13 Jun 2011

Strawberry "Tin Can" Shortcake (for 'The Edible Woman')

"Are you going to have them serve it hot?" I asked, "Or maybe with cream?"
"Well, it's intended primarily for the time-saver market," she said, "They naturally would want to serve it cold. They can add cream if they like, later, I mean we've nothing really against it..." (p.18)

Consumerism isn't just an overarching theme in this novel, it's an all smothering one: Posters of girdle-clad young women, sly tactics used by supermarkets and advertisers to entice weary housewives, and the question of whether women become commodities when 'given away' in marriage. I wanted a dessert that reflected 60s femininity as a commodity. Something that could be packaged and sold to those same weary housewives as a worthy substitute for the real thing. And, of course, it had to be pink.

How would you interpret The Edible Woman by Margaret Atwood? All cakes and comments welcome.

Strawberry "Tin Can" Shortcake
Serves 6

For the pudding:
50g (1/4c) butter
50g (1/4c) sugar
4 eggs, separated
175g (3/4c) all-purpose flour
2 tins (Net Weight aprox. 400g or 14oz) strawberries in juice, drained. Reserve liquid.

For the sauce:
50g (1/4c) sugar
Reserved strawberry juice
4 tsp arrowroot powder
2 tsp balsamic vinegar

Start with the sauce.  Place reserved strawberry juice and sugar in a saucepan and reduce to 125ml (1/2c). Set to one side and allow to cool. 

Pre-heat oven to 150*C (300*F). Carefully grease & flour 6 well-scrubbed tuna tins (or ramekins).

Cream butter and sugar until light and fluffy. Add egg yolks one at a time blending well after each. Add flour in three parts. (I found this made a very stiff batter. You may want to loosen it with 1-2tbsp water). Add strawberries and stir with a spoon until you have a smooth batter.

In a second bowl, whip egg whites until stiff peaks form and fold gently into strawberry batter.

Place your prepared tins onto a roasting tray and fill each one 3/4 full with batter before topping up with what remains. Cover with tin foil and secure with string or rubber bands. Fold excess foil up out of the way so the ends don't get wet and pour boiling water into the roasting pan so it comes 1/3 of the way up the sides of the tins.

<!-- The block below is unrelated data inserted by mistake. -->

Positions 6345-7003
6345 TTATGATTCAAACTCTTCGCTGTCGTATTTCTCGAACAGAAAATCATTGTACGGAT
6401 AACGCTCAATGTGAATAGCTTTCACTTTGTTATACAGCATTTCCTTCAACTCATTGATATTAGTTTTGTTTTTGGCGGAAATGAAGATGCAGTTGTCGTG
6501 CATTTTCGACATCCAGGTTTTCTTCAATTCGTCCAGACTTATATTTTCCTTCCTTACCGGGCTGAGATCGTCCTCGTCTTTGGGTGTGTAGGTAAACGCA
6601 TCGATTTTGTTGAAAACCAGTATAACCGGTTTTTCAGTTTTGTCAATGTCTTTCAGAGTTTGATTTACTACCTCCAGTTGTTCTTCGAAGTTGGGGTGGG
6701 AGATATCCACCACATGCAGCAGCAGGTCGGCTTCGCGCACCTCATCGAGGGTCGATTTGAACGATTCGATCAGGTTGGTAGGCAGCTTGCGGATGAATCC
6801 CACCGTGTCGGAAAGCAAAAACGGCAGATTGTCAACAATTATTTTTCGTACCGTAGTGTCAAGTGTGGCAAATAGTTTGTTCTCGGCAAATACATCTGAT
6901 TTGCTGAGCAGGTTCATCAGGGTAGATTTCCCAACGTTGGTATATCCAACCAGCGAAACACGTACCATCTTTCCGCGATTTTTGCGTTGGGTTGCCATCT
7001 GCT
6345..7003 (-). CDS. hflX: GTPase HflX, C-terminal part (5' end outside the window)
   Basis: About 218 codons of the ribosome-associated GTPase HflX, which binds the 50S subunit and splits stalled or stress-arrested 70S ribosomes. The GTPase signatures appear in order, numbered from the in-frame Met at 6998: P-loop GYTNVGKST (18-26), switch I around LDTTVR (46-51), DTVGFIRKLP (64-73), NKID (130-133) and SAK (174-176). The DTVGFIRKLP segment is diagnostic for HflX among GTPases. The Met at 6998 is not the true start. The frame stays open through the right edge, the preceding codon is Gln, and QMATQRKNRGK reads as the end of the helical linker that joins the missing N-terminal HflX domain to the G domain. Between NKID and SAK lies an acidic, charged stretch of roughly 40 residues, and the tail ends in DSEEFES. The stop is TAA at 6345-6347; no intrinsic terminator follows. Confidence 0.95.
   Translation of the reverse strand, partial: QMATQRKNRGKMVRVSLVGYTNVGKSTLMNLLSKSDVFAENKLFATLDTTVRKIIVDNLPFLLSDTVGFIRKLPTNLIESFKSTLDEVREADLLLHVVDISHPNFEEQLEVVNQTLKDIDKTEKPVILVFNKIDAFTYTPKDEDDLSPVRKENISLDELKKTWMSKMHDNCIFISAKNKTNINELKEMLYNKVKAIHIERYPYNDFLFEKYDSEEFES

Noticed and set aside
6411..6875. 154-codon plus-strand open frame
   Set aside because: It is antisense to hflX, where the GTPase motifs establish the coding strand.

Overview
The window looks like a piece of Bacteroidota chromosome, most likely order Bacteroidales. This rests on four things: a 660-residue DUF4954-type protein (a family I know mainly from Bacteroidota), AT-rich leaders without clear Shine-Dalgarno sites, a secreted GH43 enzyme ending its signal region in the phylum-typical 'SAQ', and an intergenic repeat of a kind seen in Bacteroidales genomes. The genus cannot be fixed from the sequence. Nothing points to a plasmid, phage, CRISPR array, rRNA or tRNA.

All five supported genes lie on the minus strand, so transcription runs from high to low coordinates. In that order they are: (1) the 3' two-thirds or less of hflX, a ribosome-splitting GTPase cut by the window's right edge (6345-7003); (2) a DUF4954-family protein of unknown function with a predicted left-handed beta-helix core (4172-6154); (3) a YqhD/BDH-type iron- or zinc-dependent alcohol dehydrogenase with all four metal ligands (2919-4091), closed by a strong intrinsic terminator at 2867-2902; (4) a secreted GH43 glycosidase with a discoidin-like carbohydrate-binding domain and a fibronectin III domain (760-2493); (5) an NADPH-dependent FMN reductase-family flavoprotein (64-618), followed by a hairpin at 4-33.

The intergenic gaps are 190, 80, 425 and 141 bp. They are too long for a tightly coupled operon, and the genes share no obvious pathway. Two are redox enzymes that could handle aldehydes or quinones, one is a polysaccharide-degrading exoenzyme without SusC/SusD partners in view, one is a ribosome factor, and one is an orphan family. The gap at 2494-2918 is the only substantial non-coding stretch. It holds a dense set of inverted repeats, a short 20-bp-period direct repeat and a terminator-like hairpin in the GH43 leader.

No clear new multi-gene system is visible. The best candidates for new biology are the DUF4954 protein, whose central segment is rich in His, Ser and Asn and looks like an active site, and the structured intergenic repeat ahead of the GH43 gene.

Place on middle rack of the oven for 25min or until a knife inserted in the centre comes out clean. Immediately remove foil, run a knife around the edge of the tins and tip onto plates (they should release by themselves if left 30sec or so). 

Mix arrowroot powder with a little cooled juice before tipping it into the saucepan. Gently heat - do not allow to boil - stirring constantly until mixture thickens. Take off the heat and stir in the vinegar. Pipe sweetened whipped cream around slightly cooled puddings before spooning sauce over the top.Garnish with extra strawberries if desired.

Modified from cookbook The 150 Best Slow Cooker Recipes by Judith Finlayson
Some interesting info: History of Instant Cake Mixes foodtimeline.org

Added 16/06/11:
Just found these 60s Jello-O dessert photos on oh so loveley vintage. Loving that retro food styling!
Recipe, Dessert , Cake, Strawberry


  1. Thanks, bro! Start saving those tuna tins now, you never know when you might have guests with a hankering for strawberry pudding cake.

  2. I'm not really a big fan of Margaret Atwood, I find her books require too much thinking. I prefer books that deal less with "the human condition" and more with dragons or spaceships... or... dragons made out of spaceships! That would be awesome it would be like the SDF-1 but shaped like a dragon and would like eat other spaceships and... wait... what was I talking about again? Oh right, Atwood, not a fan. I am however a huge fan of cake. And cake with strawberries goes together like dragons and spaceships, totally awesome. If I wasn't so fat right now I would definitely try my hand at this recipe. I might have to do it if I ever have company over otherwise I'll just eat all of them myself.


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